Exercise, Nutrition, and Bone Health
Performance Coach Amy Nguyen,
B.S. Foods & Nutrition, M.S. candidate Exercise Physiology & Nutritional Sciences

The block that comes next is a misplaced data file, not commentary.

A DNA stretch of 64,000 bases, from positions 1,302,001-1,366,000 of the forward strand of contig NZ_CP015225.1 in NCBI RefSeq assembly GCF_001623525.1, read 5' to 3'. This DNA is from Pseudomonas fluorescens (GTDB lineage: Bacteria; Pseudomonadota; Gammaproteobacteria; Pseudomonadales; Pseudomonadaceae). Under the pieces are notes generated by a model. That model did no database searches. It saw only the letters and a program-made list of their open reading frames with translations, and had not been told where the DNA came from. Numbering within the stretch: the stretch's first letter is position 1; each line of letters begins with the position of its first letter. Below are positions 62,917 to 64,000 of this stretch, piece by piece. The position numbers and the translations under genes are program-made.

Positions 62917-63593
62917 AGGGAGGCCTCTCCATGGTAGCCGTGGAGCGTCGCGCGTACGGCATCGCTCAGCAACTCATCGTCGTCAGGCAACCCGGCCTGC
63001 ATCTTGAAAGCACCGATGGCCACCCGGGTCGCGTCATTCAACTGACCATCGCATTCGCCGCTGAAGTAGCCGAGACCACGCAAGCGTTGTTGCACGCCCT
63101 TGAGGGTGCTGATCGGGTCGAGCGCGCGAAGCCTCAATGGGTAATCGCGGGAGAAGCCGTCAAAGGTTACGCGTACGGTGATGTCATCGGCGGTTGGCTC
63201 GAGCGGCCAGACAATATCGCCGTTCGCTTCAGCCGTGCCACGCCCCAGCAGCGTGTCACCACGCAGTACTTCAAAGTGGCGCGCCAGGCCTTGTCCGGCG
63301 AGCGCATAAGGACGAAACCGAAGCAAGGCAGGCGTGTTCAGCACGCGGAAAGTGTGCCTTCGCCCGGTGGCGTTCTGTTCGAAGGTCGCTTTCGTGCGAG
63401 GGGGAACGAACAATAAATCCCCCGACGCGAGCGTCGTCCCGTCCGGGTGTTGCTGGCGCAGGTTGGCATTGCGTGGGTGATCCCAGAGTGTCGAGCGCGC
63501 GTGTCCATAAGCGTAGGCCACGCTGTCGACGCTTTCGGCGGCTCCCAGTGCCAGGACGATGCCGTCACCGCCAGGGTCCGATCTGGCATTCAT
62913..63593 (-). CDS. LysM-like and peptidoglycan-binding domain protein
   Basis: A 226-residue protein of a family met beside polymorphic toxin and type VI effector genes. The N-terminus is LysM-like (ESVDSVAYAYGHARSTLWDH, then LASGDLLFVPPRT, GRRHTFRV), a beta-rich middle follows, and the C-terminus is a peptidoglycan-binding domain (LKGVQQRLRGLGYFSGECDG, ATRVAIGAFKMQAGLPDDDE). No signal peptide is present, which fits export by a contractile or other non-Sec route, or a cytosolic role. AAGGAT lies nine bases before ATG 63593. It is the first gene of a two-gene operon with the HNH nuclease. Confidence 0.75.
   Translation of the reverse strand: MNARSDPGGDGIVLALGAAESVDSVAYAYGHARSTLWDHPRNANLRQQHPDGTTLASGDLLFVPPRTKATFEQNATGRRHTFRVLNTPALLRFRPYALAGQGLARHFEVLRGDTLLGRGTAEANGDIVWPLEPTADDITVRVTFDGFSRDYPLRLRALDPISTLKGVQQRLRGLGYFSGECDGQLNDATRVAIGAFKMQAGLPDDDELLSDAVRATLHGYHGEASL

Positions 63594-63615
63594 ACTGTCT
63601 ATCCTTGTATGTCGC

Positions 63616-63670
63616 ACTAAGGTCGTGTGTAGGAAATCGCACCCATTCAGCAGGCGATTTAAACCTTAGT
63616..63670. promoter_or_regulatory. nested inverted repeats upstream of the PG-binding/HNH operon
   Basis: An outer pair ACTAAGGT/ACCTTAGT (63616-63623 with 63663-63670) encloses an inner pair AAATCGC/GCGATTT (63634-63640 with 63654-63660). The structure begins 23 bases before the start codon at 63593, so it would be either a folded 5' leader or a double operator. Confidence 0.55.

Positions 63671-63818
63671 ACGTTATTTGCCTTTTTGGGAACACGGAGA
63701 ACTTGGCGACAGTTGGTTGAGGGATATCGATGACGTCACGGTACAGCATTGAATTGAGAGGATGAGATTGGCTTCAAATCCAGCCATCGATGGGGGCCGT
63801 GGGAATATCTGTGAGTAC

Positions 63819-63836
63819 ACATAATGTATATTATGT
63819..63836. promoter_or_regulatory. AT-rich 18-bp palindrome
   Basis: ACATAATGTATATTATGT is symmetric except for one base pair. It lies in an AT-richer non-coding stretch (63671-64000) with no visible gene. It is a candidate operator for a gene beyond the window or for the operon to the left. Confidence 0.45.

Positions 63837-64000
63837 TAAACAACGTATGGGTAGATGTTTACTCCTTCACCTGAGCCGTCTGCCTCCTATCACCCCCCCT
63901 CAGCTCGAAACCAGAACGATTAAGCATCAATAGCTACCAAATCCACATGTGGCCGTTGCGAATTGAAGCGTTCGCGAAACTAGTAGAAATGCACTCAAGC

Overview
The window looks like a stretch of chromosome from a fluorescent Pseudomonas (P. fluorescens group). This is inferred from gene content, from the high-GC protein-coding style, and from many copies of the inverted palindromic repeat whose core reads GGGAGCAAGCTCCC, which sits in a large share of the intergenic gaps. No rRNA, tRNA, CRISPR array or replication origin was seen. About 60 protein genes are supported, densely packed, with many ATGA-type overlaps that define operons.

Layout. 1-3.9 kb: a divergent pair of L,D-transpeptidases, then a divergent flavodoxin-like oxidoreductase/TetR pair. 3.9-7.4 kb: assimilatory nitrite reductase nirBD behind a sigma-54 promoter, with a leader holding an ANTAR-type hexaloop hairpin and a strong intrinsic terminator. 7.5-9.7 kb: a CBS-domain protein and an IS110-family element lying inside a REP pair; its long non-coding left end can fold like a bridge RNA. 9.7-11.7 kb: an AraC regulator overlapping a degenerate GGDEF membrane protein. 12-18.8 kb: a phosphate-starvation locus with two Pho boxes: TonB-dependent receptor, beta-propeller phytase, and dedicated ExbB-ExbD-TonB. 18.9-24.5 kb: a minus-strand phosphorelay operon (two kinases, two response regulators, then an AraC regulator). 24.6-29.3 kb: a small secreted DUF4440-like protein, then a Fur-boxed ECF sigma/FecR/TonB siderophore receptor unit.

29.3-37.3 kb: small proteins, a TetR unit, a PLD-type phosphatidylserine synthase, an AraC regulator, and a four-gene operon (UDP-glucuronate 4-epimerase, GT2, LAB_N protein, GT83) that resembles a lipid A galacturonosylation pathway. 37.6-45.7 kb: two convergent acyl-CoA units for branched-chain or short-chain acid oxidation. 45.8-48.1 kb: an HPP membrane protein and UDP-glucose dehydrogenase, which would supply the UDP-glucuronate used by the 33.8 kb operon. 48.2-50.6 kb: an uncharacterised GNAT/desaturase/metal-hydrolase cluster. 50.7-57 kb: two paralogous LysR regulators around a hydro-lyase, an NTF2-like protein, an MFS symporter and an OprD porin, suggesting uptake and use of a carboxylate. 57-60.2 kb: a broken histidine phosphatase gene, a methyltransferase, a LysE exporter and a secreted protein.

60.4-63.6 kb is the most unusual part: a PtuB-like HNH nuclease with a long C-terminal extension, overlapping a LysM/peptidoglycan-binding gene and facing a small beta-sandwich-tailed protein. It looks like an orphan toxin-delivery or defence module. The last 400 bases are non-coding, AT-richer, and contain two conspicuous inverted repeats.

Our bones are constantly being remodeled and maintained through a balance of breakdown (bone resorption) and building (bone formation). When you're young, your body makes new bone faster than it breaks down old bone, and your bone mass increases. Adolescence is a very important time for bone health and development. People with lower peak bone mass are at higher risk of fractures and osteoporosis in the future. Up to 90% of peak bone mass is reached by age 18 in girls and by age 20 in boys1, which makes youth the best time to focus on exercise and nutrition to invest in bone health. Most people reach their peak bone mass around age 30. After that, bone remodeling continues, but you lose slightly more bone mass than you gain. Why worry about bone health? Low bone mass leads to increased risk of fractures. Osteoporosis is a disease that affects over 10% of the population, with approximately 54 million Americans having bone breakage due to osteoporosis. This equates to $19 billion in related costs every year.2 People with lower peak bone mass are at higher risk of fractures and osteoporosis in the future.